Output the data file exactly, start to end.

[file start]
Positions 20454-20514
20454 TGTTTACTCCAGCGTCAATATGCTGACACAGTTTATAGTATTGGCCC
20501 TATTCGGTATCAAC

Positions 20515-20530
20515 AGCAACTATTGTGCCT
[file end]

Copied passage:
Positions 20454-20514
20454 TGTTTACTCCAGCGTCAATATGCTGACACAGTTTATAGTATTGGCCC
20501 TATTCGGTATCAAC

Positions 20515-20530
20515 AGCAACTATTGTGCCT